Why the hang-up over a hung parliament?
With polls showing we may be on track for another minority government, suddenly we seem surrounded by cries of “not another hung parliament”. And segments of the media and business are again raising exaggerated fears about the “risk and uncertainty” or “instability and short-termism” that will accompany such an outcome.
But the fact is that apart from a brief period between 2004 and 2007 (under prime minister John Howard), Australia has had minority government since 1977, at least in the Senate.
Prime ministers Malcolm Fraser, Bob Hawke, Paul Keating, John Howard and Kevin Rudd (Mark 1) all led “stable” governments even though they could rarely count on their legislation passing through the Senate in its original — or even amended — form. Remember the GST and the sale of Telstra? The future of both reforms hung in the balance in the upper house. As past governments have come to realise, the Senate is a key feature of our parliamentary system.
The Parliament of Australia website explains:
“The Australian Constitution provides the Senate with virtually the same power to legislate as the House of Representatives. Apart from the Senate of the United States of America, the Australian Senate is now generally considered to be the most powerful legislative upper chamber in the world.”
Even during the last parliament, when the balance of power was shared in the Senate between the Greens, Family First and an independent, key legislation was passed, and the nation did not grind to a halt.
Long-serving former clerk of the Senate Harry Evans noted in 2010 that there was little difference in the passage of legislation between the Howard majority of the 41st parliament and the complex Rudd minority during the 42nd parliament — it was “business as usual”.
In fact, the Senate can play an important role in tempering the more extreme ambitions of government, which might have cost the Howard government power after it was able to pass WorkChoices legislation through both houses.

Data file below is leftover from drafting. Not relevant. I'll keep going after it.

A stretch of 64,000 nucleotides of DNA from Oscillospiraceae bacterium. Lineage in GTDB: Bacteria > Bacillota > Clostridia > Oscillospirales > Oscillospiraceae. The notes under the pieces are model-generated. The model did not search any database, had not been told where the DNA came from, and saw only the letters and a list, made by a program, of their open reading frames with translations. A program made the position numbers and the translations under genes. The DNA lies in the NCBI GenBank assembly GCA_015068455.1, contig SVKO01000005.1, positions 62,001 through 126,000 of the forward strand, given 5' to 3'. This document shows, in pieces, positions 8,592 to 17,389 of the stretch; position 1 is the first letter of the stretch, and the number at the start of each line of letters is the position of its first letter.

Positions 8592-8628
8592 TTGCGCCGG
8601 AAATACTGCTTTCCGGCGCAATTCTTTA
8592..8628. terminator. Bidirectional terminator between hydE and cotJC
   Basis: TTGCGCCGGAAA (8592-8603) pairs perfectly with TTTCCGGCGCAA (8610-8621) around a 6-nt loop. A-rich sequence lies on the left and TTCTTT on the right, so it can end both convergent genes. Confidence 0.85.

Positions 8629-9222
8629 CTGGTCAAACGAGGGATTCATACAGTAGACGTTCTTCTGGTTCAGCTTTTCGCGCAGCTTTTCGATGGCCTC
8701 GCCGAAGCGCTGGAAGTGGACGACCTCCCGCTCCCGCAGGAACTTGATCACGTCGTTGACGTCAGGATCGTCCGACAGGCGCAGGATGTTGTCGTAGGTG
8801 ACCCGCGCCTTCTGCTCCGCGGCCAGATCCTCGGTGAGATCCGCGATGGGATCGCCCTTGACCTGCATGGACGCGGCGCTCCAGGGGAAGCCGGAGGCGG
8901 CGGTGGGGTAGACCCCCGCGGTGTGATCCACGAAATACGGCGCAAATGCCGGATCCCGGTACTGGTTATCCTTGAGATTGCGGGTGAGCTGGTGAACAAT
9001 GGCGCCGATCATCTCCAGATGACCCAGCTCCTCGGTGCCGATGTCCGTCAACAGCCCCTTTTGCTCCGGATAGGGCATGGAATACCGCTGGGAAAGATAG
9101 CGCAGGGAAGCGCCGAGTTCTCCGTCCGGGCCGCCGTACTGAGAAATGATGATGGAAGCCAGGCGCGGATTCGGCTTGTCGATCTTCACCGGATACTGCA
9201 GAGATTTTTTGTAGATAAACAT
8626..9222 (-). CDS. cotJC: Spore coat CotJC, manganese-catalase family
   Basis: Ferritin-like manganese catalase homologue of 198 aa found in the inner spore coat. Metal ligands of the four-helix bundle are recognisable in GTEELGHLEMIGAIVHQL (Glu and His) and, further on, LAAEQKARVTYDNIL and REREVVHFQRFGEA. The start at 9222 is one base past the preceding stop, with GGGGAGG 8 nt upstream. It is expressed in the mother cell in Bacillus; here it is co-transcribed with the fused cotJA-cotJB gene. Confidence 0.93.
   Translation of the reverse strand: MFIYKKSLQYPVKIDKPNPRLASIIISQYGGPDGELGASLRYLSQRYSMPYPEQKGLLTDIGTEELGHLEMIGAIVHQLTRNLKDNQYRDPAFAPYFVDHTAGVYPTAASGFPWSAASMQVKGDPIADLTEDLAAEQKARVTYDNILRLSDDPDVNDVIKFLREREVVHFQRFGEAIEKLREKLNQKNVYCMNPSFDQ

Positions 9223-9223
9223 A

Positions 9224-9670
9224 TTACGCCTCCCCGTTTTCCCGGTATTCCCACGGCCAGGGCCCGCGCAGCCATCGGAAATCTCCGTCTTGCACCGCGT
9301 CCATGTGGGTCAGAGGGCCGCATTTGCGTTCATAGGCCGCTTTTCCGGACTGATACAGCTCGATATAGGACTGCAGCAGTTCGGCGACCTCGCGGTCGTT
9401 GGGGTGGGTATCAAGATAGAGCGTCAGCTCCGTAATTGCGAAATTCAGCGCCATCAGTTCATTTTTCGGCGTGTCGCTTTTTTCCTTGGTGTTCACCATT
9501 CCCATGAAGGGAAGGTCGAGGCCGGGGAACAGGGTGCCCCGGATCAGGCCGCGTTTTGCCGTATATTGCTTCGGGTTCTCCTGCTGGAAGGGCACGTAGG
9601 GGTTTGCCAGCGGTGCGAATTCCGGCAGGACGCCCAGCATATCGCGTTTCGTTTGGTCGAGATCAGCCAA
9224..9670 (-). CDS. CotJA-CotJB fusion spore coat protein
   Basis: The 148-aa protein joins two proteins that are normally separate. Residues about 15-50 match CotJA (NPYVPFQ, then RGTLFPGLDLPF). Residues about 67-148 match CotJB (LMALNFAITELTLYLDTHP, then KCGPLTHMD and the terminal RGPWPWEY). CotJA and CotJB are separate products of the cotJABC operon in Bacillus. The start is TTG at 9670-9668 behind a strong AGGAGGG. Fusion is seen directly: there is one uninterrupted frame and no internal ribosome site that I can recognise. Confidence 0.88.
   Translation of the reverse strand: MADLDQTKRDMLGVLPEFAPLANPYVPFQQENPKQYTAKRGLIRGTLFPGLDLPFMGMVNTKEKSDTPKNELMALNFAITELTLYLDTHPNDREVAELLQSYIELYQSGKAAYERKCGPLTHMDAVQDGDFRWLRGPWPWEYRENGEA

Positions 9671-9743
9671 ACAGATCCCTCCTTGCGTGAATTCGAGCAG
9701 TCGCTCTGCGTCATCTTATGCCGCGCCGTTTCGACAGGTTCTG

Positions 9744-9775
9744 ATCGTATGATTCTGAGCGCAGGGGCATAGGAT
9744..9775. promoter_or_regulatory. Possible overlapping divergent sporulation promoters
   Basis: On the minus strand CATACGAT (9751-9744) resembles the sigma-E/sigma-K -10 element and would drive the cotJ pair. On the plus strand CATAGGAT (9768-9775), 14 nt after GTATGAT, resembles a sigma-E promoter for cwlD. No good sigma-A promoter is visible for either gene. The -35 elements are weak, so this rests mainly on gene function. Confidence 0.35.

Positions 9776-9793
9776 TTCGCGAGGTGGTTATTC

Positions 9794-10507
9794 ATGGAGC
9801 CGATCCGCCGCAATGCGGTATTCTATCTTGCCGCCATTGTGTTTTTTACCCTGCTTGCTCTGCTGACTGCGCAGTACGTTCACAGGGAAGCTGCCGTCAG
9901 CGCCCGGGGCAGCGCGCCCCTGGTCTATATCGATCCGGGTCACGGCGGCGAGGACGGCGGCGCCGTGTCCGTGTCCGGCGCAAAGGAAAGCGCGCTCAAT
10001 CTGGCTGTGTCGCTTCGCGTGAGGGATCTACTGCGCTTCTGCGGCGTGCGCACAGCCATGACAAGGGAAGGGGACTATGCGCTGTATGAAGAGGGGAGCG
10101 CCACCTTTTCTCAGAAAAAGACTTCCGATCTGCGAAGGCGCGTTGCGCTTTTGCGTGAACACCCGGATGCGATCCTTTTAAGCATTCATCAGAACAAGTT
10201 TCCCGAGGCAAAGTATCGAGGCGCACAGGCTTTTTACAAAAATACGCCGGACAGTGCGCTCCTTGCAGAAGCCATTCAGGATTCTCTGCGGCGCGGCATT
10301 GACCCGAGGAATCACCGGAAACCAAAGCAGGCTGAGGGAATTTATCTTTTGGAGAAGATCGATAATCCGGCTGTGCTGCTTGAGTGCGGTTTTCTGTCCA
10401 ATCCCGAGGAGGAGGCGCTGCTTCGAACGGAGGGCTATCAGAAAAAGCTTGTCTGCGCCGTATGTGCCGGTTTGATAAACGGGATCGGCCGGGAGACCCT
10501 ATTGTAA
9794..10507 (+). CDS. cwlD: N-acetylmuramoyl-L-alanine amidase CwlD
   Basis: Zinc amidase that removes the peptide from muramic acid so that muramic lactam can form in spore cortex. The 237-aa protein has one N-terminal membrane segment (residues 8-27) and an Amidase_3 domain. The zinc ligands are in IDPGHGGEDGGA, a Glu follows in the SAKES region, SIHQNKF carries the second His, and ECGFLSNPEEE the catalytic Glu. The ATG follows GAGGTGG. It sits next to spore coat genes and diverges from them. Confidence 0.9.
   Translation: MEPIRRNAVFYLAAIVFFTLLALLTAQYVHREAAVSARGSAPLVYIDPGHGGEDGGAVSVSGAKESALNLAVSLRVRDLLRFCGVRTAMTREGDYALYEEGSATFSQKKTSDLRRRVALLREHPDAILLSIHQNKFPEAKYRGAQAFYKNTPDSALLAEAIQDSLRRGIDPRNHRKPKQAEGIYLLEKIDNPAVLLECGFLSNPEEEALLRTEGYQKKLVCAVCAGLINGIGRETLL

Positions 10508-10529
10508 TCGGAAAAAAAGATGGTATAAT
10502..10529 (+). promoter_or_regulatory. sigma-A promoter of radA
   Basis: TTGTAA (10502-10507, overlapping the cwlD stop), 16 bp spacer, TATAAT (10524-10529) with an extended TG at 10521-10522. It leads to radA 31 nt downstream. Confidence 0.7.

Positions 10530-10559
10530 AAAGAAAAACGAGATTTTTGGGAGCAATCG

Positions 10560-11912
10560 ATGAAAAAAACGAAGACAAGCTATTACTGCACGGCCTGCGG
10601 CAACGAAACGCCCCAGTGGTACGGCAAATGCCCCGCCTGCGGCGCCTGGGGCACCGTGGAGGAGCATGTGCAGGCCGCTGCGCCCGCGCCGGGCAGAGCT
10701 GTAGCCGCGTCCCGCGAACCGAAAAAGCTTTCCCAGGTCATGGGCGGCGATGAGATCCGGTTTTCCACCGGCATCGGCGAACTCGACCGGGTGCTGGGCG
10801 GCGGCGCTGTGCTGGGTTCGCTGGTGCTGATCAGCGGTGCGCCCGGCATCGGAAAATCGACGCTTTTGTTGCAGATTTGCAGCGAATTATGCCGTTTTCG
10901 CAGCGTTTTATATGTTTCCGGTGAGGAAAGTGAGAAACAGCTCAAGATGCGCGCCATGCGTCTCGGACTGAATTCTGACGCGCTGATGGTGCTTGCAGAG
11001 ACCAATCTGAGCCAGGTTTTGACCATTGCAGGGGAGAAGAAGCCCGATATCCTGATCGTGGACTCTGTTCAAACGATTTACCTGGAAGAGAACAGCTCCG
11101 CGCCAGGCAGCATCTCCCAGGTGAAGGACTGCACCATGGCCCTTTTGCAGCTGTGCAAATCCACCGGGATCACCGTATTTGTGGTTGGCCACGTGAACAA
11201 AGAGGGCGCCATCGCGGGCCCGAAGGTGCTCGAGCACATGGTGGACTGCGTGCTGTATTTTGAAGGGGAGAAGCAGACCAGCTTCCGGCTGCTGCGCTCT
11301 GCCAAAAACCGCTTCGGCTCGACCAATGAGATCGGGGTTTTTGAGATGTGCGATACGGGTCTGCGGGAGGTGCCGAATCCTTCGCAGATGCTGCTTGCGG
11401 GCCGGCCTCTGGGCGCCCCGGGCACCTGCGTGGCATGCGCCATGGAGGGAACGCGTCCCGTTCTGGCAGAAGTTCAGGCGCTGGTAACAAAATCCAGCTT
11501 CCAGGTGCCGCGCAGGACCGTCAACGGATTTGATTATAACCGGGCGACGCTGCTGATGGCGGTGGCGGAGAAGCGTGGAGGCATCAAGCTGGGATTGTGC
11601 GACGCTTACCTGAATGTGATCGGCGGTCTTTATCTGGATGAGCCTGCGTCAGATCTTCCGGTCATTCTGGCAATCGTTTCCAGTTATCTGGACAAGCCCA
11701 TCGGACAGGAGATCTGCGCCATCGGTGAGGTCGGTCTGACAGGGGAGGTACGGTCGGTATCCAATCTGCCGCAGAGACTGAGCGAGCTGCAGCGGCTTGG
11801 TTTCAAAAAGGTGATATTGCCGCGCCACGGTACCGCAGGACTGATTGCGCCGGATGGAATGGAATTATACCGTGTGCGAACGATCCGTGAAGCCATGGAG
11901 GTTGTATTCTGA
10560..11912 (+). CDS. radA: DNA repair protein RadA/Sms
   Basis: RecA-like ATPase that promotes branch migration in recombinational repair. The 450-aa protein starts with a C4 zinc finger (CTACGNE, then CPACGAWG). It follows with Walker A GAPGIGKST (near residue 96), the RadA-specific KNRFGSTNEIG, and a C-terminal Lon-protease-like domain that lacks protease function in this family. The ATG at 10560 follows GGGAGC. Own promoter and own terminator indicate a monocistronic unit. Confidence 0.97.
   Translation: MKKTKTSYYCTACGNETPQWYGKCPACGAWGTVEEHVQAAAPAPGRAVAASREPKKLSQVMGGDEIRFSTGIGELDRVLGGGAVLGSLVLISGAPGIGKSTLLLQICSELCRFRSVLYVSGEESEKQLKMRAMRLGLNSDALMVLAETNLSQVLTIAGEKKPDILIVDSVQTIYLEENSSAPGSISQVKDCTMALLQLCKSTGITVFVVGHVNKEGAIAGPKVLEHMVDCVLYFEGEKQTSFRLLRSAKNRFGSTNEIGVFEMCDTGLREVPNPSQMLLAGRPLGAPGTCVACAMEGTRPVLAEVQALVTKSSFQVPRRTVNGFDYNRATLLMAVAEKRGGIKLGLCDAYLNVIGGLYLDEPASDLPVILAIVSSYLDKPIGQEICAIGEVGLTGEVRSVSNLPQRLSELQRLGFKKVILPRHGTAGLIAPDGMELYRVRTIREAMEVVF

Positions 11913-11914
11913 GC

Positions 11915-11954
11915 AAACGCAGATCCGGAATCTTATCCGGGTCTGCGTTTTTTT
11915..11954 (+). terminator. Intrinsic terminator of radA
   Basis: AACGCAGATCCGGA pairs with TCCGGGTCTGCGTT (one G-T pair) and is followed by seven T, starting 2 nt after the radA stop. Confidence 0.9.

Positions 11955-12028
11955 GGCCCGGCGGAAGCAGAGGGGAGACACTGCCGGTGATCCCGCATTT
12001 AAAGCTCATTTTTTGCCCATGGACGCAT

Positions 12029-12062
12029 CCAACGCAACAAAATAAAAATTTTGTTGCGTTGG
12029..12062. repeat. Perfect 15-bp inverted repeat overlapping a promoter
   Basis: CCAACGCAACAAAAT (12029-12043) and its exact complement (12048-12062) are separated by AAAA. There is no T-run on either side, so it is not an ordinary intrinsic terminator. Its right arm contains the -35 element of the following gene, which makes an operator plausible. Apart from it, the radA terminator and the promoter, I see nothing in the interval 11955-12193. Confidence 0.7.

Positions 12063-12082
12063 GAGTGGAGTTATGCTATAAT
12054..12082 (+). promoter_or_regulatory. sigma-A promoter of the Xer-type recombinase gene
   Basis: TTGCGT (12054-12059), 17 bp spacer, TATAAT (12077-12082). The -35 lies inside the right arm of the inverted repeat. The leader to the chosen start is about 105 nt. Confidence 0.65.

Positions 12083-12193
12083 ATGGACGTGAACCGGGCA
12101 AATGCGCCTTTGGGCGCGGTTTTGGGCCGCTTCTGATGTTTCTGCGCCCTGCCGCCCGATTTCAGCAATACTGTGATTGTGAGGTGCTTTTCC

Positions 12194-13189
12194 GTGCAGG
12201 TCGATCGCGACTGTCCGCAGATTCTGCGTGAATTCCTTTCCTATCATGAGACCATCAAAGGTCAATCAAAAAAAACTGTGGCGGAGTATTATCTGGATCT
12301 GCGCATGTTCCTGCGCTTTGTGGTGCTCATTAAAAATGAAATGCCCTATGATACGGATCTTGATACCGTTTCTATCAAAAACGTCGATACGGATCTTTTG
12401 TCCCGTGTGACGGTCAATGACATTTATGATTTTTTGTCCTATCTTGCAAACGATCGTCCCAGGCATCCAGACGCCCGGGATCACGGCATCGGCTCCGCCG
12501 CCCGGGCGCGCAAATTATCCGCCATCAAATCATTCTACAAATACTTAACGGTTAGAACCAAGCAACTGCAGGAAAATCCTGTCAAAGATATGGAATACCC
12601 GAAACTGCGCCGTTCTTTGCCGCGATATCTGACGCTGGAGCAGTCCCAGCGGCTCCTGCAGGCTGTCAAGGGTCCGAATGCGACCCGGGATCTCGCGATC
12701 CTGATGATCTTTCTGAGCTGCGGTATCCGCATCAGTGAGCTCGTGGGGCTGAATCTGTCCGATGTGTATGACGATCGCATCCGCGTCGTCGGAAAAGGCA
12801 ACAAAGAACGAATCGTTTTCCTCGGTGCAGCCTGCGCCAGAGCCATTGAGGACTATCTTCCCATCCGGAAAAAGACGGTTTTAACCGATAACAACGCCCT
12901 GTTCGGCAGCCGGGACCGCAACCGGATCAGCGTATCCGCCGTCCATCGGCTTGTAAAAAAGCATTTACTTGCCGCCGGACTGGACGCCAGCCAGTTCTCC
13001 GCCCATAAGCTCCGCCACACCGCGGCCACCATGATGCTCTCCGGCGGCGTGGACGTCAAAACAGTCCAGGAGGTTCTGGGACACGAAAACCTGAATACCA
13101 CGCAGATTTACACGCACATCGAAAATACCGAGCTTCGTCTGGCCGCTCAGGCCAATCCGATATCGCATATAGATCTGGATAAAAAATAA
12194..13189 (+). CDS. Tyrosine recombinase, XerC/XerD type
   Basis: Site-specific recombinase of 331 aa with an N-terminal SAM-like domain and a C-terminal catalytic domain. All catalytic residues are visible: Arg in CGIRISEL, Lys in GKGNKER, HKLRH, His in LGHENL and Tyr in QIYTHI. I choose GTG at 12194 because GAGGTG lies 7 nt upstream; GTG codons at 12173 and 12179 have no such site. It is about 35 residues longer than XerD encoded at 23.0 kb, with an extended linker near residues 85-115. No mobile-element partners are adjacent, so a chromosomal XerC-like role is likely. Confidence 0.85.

The fears around parliamentary dysfunction and the death of democracy that were voiced around the time of Julia Gillard negotiating a minority government proved unfounded. According to Michelle Grattan’s analysis of the 43rd parliament, it achieved a great deal. It passed 161 more bills that the previous parliament, including reform in education, health, disability and parental leave.
In fact, the presence of a Greens member in the Lower House might have made for more stability and smoother sailing through the Senate, as the minority government was forced to negotiate with the Greens earlier in the process.
In many other nations with Westminster systems, multi-party minority coalitions are commonplace. In fact, Australia is unique in its combination of a powerful two-party system and strict party voting discipline. To look at it another way, it is the unwillingness of major party members to form coalitions around issues that gives the crossbenchers such power and creates “hung parliaments”. But in the light of the history of Australian politics, there is little reason to think that such developments will result in disaster.
Our captains of industry talk as if they want the prime minister of the day to have untrammelled powers to pass laws, but those who drafted our constitution had a much more consultative approach in mind. That said, big business should be careful what it wishes for. Historically, business groups have rushed to the Senate when a prime minister proposed unfavourable laws.
Maybe it is our business community, rather than our “hung parliament”, that is exhibiting short-termism.
*Dr Brenton Prosser is a senior research fellow at ANU’s College of Arts and Social Sciences; Richard Denniss is the executive director of The Australia Institute